L.A. County releasing some inmates from jail to combat coronavirus
The Los Angeles County Sheriff’s Department is releasing inmates from its jails and cutting down on how many people it books into custody to protect those housed in close quarters from the growing coronavirus pandemic.
Sheriff Alex Villanueva said deputies and police officers across the county have been directed to cite and release people whenever possible, instead of arresting them, and to seek medical clearance before booking anyone who shows symptoms. Countywide, he said, arrests have dropped from a daily average of 300 to 60, while the jail population was reduced by more than 600 inmates.
“Our population within our jail is a vulnerable population just by virtue of who they are and where they’re located,” Villanueva said Monday at a news conference in downtown L.A. “So we’re protecting that population from potential exposure.”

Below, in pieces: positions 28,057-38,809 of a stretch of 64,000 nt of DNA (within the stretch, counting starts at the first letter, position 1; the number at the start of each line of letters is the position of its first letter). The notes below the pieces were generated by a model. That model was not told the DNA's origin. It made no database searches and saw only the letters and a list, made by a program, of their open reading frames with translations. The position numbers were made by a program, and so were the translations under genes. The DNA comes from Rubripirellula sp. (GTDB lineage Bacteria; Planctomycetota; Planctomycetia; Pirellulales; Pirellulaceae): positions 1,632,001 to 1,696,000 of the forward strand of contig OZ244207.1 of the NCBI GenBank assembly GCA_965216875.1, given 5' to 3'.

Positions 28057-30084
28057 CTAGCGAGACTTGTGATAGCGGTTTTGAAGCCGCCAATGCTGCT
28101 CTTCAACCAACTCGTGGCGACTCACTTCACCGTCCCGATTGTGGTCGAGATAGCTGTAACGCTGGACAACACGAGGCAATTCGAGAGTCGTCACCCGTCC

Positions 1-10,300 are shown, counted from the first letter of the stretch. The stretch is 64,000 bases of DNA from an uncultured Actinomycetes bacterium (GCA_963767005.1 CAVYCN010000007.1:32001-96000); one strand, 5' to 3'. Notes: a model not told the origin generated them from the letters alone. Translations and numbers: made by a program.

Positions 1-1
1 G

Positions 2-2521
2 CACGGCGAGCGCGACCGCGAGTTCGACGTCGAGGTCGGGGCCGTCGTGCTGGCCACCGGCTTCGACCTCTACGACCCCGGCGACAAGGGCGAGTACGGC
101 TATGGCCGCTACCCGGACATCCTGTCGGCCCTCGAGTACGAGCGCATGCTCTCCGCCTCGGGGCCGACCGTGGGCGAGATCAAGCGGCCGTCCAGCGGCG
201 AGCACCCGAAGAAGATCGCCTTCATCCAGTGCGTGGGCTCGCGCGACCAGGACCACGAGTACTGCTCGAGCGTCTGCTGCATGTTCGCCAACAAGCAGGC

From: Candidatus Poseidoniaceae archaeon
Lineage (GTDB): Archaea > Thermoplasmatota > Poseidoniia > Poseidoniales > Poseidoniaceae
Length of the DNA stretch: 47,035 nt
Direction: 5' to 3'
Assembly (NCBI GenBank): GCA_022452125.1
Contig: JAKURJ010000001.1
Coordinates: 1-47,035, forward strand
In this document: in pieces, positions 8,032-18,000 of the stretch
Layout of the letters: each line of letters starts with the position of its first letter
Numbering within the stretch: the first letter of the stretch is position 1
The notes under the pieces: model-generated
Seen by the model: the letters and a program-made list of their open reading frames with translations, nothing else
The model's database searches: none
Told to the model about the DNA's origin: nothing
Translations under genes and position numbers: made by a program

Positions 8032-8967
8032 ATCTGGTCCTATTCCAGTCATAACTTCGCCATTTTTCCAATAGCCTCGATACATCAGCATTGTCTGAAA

The move came amid mounting calls by civil rights advocates and health professionals to reduce the number of people held in local, state and federal lock-ups. They raised concerns about the mayhem a COVID-19 outbreak could create within the prison and immigration detention system, which has been criticized for lacking sufficient capacity to meet inmates’ medical needs even before the pandemic.
“It’s too easy to forget about those who are in conditions that will be a powder keg when COVID-19 hits,” said Miriam Krinsky, executive director of the reform group Fair and Just Prosecution who previously headed the Citizens’ Commission on Jail Violence. “What the sheriff identified is a good first step but it can’t be the only thing that we do.”